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Evidence heard in cases against three care workers alleged of Áras Attracta assaults

Thursday, 7th January, 2016 5:53pm

Evidence heard in cases against three care workers alleged of Áras Attracta assaults

A 56-year-old care worker described in court today (Thursday) his sitting on an intellectually disabled woman in her chair at the HSE-run Áras Attracta facility in Swinford as 'playful interaction'.

Video evidence showing Patrick McLoughlin, Mayfield, Claremorris, sitting briefly on the lap of a patient, identified only as 'Miss A', was shown to a district court hearing in Castlebar.

McLoughlin, a nurse specialising in mental handicap since 1985, is one of six Áras Attracta staff charged with assaulting patients on dates in November 2014.

Along with five others, who face a single charge of assault at Bungalow 3 in the Áras complex, he has pleaded not guilty.

One care worker has pleaded guilty to five assault charges. She will be sentenced at a later date.

The video evidence on which the State case against all the defendants is based was filmed covertly by RTÉ's Special Investigations Unit.

McLoughlin's alleged victim was described in court before Judge Mary Devins as a long- term patient at the centre with a medical history for 'challenging behaviour'.

Film footage showed the accused sitting on Miss A's lap before she got up and attempted to strike him before another member of staff intervened, telling the patient to tell McLoughlin she was sorry and to 'give Pat a hug'.

Martin Maguire, a clinical nurse specialist attached to Áras Attracta, was asked by Mr. Patrick Reynolds, counsel for the State, if he regarded sitting on Miss A's lap as appropriate behaviour management.

Mr. McGuire replied: “That is unacceptable."

Earlier the witness described the defendant as a competent nurse working in a challenging environment.

"I would regard him as a good staff member," Mr. Maguire stated.

In evidence, the accused said Miss A, whom he had known for 10 years and got on quite well with, had struck him twice on the back prior to the incident. This had not been captured on camera.

While agreeing that his action had not been acceptable, McLoughlin, who was born in England to Co. Mayo parents, said what had happened was on the spur of the moment, 'a bit of playfulness'.

Christina Delaney (35), Seefin, Lissatava, Hollymount, is also charged with a single count of assault against Miss A.

Footage was shown to the court of the accused, a health care assistant, forcing Miss A back into her chair before sitting on her and preventing her getting up.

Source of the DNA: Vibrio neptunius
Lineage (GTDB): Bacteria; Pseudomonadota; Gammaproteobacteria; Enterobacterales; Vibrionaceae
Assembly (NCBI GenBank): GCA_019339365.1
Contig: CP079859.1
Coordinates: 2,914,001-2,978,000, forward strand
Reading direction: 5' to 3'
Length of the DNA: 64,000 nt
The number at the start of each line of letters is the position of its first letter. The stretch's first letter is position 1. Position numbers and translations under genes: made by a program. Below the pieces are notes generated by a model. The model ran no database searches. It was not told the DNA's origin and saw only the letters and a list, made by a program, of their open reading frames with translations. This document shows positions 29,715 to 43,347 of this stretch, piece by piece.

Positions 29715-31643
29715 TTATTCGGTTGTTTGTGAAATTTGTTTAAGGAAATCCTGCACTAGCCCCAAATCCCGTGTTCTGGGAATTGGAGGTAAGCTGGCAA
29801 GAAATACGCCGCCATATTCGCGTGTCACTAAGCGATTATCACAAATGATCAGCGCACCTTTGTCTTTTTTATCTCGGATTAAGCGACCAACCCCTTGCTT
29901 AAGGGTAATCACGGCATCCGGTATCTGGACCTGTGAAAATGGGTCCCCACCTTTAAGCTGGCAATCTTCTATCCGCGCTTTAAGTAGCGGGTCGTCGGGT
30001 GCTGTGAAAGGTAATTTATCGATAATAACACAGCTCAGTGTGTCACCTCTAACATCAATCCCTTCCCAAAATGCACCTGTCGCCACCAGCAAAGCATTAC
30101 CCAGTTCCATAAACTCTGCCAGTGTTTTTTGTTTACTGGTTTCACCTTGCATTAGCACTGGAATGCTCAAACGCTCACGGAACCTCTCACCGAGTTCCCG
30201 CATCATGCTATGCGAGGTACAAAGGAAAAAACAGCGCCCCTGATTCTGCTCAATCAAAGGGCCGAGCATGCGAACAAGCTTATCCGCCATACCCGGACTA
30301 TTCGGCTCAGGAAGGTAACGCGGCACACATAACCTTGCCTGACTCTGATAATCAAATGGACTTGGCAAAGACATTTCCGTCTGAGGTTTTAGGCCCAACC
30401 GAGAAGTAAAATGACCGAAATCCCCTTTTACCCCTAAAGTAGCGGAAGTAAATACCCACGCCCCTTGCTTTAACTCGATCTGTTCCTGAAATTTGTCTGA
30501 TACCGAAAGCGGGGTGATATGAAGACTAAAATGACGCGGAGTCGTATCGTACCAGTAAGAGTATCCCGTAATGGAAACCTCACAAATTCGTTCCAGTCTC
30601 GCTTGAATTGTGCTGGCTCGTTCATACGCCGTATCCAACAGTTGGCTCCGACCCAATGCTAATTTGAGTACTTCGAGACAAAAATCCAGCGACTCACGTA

Mr. Maguire, the clinical nurse specialist, described the action of Delaney as 'unacceptable'.

Delaney told the court she had been trying to keep Miss A – who previously had to be treated in hospital for an eye injury – in a safe zone by keeping her in her chair and asked for her consent before sitting in the chair.

Under cross-examination, the defendant agreed that what she had done was an unacceptable form of behaviour management but she was trying to keep Miss A in a safe zone at the time.

Judge Devins said she would consider the evidence and will give a date for her decision in both matters tomorrow (Friday).

Miss A was also allegedly assaulted by Anna Ywunong Botsimbo (34), Lowpark, Charlestown.

It is alleged Botsimbo assaulted Miss A by tugging her hoodie and pulling her into her chair.

Mr. Peter Flynn, solicitor, said the defendant had put Miss A sitting down but not in an aggressive fashion.

Mr. Flynn applied to the judge for a direction, stating there was no evidence of an assault having taken place. He added that a senior garda, in an interview, had not even put it to the accused that an assault had taken place.

Judge Devins is to rule tomorrow (Friday) on the application for a direction.

Cases against Kathleen King, Knockshanbally, Straide, Foxford, and Joan Walsh, Carrowilkeen, Curry, Co. Sligo, are due to be heard tomorrow.

At the start of court proceedings today, Judge Devins ruled that the cases against the five defendants should proceed.

Defence lawyers had sought a dismissal of all the charges, stating it would be 'unsafe' to proceed because of differences due to deletions between the master hard drive held by RTÉ and the drive copied by gardaí for prosecution purposes.

The judge ruled there was a prima facie case to answer and said it was in the public interest for the cases to proceed.

She ruled that prosecution evidence in the cases be restricted to events alleged to have occurred in Áras Attracta on two dates, November 14 and 5, 2014.

Mr. Patrick Reynolds, counsel, said the State was happy with the integrity of the video evidence they were relying on.

He outlined that in the time since the court last sat on Tuesday, the RTÉ hard drive and the drive copied by the broadcaster for gardaí had been brought to Dublin for expert examination by garda IT experts.

Mr. Eoin Garavan, counsel (representing Kathleen King), objected to the fact that 'a State exhibit' had been taken away and examined without defence legal representatives being informed or involved.

Judge Devins said she was 'really taken aback' by the State's course of action, stating she found it 'very surprising and very unsettling'.


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